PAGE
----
New River Park in Beckley, West Virginia is home to the Exhibition Coal Mine and coal camp buildings. On a rainy, soggy day visitors were scarce but that was a plus for us since we could look at everything with few interruptions and talk as long as we liked with the park staff and guides.
The park houses a coal mining museum on the second floor of the Rahall "Company Store"--this is not a real company store in that it does not stock the kinds of things that might be found in a typical coal company owned store in a coal camp (housewares, tires, groceries, clothing--a real general store) but rather contains souvenirs, books, food and travel information, and the museum. We toured the museum first as we waited for our tour to begin.
I was interested in the mining paraphernalia on display, and in particular in the "teapot" lantern used by miners before the carbide lantern became the standard (later battery powered lights came along and are still in use today). This is one I do not yet have in my collection.
Can you imagine--a miner would fuel these lamps with kerosene, lard or cooking oil. The open flame was a constant danger as methane gas was not detectable and could cause an explosion at any time.
Kettle bottoms were another danger.
The kettle bottoms, also called widowmakers, are petrified tree trunks that can break loose from a mine ceiling. Many miners lost their lives to the kettle bottoms. After touring the museum, we gathered at the tour site to meet our guide, Sonny.
He explained much of what we would see and do during the tour and then we were off.
We loaded onto cars similar to the mantrip used in the mines to take miners to the mine's face. There are different kinds of these shuttles--some have the miners in an almost horizontal position because the seam of coal they are mining is very low. In this old mine (last mined in 1910) the seam was only 16 inches so you can imagine how difficult movement was!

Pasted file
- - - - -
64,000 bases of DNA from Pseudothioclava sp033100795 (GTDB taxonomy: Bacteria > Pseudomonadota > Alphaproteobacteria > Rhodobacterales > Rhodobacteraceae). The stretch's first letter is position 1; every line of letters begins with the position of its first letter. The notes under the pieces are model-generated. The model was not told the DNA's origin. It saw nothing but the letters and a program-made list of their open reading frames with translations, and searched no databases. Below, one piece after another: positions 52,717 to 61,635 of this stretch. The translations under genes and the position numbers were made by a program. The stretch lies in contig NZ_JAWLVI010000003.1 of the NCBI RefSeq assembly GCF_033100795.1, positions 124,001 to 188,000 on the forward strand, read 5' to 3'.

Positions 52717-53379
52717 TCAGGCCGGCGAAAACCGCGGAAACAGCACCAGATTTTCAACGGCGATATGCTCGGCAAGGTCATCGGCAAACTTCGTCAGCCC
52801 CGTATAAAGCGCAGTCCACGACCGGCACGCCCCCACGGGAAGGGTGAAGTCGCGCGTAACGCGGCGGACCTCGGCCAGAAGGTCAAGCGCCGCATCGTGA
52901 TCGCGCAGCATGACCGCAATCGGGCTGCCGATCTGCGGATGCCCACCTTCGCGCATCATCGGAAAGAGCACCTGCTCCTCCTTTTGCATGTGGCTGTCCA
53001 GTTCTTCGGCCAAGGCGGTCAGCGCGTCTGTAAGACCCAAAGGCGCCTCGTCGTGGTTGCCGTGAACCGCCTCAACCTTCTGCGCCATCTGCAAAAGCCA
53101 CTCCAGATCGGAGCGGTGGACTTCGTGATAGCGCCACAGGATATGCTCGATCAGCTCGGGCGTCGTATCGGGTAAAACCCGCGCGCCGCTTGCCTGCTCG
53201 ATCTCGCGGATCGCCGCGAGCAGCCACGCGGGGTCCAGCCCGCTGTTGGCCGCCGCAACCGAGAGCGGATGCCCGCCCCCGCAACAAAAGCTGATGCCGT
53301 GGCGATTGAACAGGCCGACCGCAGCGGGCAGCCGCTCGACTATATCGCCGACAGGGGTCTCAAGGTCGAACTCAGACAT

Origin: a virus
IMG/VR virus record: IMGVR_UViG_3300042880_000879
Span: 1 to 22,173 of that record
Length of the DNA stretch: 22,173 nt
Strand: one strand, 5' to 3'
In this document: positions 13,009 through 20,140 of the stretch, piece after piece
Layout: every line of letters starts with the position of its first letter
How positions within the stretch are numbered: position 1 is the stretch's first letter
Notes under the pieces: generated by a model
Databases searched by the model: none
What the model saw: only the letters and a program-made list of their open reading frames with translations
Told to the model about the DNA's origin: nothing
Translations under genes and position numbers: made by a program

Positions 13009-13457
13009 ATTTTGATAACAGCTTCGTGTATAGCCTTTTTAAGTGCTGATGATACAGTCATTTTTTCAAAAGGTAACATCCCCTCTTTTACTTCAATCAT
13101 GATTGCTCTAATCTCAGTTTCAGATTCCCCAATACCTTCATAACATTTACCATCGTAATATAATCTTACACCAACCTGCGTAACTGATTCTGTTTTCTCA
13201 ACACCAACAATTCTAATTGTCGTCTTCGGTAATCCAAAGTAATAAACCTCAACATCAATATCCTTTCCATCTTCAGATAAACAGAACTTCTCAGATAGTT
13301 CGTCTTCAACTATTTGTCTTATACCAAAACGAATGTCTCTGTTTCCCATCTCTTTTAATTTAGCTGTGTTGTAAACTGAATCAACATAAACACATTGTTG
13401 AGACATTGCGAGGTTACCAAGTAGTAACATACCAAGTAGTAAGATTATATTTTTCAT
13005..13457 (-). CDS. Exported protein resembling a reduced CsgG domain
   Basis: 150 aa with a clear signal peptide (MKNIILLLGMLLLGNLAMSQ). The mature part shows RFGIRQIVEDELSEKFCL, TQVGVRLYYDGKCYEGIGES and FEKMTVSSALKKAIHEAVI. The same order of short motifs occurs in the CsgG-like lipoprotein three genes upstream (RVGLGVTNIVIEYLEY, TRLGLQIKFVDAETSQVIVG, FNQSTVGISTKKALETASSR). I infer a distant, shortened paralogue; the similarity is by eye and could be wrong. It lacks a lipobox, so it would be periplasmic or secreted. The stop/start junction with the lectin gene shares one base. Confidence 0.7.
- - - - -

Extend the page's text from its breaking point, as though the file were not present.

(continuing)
According to our guide Sonny, this coal was metallurgical coal, used for making steel and so forth and is in high demand so it brings a good price and such a low seam would be worth mining. The miners crawled to their workplaces. Some coal seams, like that at the Pocahontas Exhibition Mine, is over 12 feet high and must be glorious to work! Sonny told us that he would rather work 30-inch coal than 40-inch coal because the 40-inch coal required a constantly bent back; with the shorter coal a miner could crawl, duckwalk or use a "miner's scooter" (a long narrow board with wheels, similar to a skateboard but the wheels are shaped to fit a rail track). A retired miner on our tour agreed with Sonny on this. I tried to imagine being all day on my stomach, back or knees. It's not something I'd want to do.
Sonny told us the history of the various forms of lights used by miners, demonstrating the carbide lamp and the safety lamp used to test for carbide. He also gave us an idea of how dark it would be for the miner working with just a carbide lamp when he shut off the electric lights.
More photos tomorrow! Tonight it's time for bed before tomorrow catches me. See you then.